Google Can Now Tell You’re Not a Robot With Just One Click

Google Can Now Tell You’re Not a Robot With Just One Click

Written by Andy Greenberg / Courtest of

When Alan Turing first conceived of the Turing Test in 1947, he suggested that a computer program’s resemblance to a human mind could be gauged by making it answer a series of questions written by an interrogator in another room. Jump forward about seven decades, and Google says it’s now developed a Turing Test that can spot a bot by requiring it to do something far simpler: Click on a checkbox.

On Wednesday, Google announced that many of its “Captchas”—the squiggled text tests designed to weed out automated spambots—will be reduced to nothing more than a single checkbox next to the statement “I’m not a robot.” No more typing in distorted words or numbers; Google says it can, in many cases, tell the difference between a person or an automated program simply by tracking clues that don’t involve any user interaction. The giveaways that separate man and machine can be as subtle as how he or she (or it) moves a mouse in the moments before that single click.

“For most users, this dramatically simplifies the experience,” says Vinay Shet, the product manager for Google’s Captcha team. “They basically get a free pass. You can solve the catptcha without having to solve it.”

Google’s new captcha, which requires only a click in a checkbox.

Google’s new captcha, which requires only a click in a checkbox.

Instead of depending upon the traditional distorted word test, Google’s “reCaptcha” examines cues every user unwittingly provides: IP addresses and cookies provide evidence that the user is the same friendly human Google remembers from elsewhere on the Web. And Shet says even the tiny movements a user’s mouse makes as it hovers and approaches a checkbox can help reveal an automated bot.

“All of this gives us a model of how a human behaves,” says Shet. “It’s a whole bag of cues that make this hard to spoof for a bot.” He adds that Google also will use other variables that it is keeping secret—revealing them, he says, would help botmasters improve their software and undermine Google’s filters.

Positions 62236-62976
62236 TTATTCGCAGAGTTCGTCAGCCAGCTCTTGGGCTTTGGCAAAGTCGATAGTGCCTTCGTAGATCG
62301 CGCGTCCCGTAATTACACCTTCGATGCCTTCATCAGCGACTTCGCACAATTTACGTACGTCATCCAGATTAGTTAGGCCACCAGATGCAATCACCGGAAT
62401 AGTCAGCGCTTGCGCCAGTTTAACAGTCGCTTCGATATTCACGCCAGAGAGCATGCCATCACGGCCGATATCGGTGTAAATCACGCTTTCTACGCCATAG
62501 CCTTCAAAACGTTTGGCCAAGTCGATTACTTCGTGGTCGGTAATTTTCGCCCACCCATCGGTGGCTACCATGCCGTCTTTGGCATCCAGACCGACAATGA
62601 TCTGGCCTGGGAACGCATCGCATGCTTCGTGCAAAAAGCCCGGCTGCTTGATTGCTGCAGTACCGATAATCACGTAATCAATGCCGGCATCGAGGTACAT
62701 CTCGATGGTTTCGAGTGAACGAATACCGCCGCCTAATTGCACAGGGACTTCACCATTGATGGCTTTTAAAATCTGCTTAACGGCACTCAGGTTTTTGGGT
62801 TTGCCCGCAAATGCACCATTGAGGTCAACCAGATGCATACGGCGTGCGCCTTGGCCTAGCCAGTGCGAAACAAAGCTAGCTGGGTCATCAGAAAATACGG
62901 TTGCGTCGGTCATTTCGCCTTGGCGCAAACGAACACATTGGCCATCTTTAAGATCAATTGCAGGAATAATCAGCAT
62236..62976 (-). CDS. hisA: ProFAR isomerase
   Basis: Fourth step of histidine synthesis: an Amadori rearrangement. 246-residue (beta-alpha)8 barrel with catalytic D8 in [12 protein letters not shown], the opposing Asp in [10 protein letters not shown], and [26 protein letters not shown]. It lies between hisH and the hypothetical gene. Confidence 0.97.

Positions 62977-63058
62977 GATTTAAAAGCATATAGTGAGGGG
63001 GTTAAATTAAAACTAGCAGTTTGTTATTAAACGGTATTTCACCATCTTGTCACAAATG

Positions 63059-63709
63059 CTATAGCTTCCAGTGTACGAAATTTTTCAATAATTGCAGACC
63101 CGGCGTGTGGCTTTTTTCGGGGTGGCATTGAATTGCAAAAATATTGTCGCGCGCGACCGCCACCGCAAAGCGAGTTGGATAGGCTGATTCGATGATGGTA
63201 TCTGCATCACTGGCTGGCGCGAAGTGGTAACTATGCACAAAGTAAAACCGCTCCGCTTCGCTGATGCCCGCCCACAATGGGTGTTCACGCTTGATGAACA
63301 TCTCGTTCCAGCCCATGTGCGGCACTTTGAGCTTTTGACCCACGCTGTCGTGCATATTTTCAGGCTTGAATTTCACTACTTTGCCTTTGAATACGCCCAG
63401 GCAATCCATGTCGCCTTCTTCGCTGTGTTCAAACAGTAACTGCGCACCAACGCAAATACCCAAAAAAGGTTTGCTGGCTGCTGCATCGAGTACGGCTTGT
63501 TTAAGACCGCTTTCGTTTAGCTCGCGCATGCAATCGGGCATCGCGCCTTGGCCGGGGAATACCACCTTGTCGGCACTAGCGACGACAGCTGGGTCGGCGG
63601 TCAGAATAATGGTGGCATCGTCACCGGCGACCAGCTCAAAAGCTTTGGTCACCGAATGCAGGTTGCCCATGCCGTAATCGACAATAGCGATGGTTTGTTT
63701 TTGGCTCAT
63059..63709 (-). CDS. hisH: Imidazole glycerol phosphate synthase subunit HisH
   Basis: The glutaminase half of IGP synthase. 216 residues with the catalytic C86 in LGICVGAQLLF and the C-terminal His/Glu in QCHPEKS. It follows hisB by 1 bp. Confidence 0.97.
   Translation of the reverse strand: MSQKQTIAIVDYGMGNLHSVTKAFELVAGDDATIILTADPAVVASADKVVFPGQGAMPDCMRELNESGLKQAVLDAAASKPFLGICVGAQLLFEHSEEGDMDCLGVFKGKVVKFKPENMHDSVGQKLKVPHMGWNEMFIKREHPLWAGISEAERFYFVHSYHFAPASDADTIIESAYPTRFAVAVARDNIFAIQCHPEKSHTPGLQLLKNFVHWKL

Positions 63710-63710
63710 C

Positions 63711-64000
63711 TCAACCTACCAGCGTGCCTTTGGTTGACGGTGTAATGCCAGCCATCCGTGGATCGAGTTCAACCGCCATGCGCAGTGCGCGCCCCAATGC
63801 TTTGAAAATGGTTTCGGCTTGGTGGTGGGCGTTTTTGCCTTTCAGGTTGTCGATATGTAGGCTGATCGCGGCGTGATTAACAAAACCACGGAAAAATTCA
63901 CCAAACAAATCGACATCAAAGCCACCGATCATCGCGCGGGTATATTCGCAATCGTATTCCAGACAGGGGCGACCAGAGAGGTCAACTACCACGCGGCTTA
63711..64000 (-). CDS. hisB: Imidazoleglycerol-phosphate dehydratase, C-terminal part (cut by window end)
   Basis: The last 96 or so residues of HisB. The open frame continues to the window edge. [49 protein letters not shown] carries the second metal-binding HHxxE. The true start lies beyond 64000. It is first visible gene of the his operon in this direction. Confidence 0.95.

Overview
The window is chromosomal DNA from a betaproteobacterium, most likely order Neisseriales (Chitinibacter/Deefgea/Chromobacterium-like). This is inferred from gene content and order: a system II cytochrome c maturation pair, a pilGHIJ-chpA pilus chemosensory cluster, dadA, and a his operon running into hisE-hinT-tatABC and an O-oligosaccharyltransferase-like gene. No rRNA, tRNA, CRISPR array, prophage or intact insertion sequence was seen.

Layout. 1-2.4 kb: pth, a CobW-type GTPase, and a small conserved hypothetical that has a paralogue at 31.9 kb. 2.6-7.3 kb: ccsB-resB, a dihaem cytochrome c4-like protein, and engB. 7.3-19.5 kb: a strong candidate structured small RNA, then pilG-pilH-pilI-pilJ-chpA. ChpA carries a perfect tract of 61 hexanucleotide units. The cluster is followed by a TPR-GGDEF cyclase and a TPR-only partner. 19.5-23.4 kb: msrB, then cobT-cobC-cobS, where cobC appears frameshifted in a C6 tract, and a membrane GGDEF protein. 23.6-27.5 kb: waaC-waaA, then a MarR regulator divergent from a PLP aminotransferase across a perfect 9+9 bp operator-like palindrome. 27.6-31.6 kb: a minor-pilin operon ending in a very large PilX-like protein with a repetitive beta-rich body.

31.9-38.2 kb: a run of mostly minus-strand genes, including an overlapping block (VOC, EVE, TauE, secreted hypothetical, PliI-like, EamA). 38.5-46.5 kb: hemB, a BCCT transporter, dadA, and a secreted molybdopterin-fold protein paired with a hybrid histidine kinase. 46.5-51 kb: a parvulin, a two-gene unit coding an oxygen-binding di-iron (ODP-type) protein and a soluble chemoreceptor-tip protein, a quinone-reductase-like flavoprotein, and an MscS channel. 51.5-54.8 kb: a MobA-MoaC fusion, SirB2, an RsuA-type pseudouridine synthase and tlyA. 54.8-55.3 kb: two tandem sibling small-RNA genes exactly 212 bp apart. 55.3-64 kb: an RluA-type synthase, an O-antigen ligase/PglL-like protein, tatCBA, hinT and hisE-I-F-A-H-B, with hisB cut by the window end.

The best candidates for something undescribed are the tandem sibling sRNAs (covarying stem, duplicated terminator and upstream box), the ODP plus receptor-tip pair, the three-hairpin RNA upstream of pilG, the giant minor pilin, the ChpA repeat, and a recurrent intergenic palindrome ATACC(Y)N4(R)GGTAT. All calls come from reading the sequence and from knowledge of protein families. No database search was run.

In cases where a mere click doesn’t produce a conclusive response, a pop-up window will require users to decipher the same old distorted text. In tests during the past week on sites that use Google’s captcha, however, it’s verified most human users without that backup. About 60 percent of WordPress users and 80 percent of users at video game sales site Humble Bundle got past the captcha with only the checkbox.

For smartphone and tablet users, Google hasn’t simplified its captcha to a single click. Instead, it will show users a collection of images and ask them to make distinctions that might be tough for bots. For instance, it might display a picture of a cat and ask the user to tap the images that match it among eight photos of other cats, dogs, gerbils and leaves.

For desktop users, however, it’s no surprise that Google can now block bots based on a single click. Google has been working on that same problem for years to stymie “click fraud,” the nonhuman scourge that clicks on pay-per-click ads to generate revenue for the sites that host them. And Google has also been invisibly integrating automated bot-detection into its captchas since at least 2013. In October of last year it revealed it was using “advanced risk analysis” in captchas to identify automated bad actors. And on Valentine’s Day of this year, it experimented with showing users simple, undistorted words like “Love” and “Flowers,” and depended on that advanced risk analysis to filter out bots that could easily use image recognition to read those words.

This latest evolution may go too far for some; privacy-conscious users won’t appreciate the reminder that Google can learn—or already knows—so much about them based only on simple clues they reveal in their online actions.

But Google’s Shet points out that when its captchas appear on other sites, Google will only be able to track the user’s movements over the captcha widget, not the whole page. And he argues that captchas are, by their very nature, good for privacy: They provide a way to show you’re a good user, rather than an evil bot, without logging in to a service or coughing up identifying details. “You don’t have to verify your identity,” Shet says, “to verify your humanity.”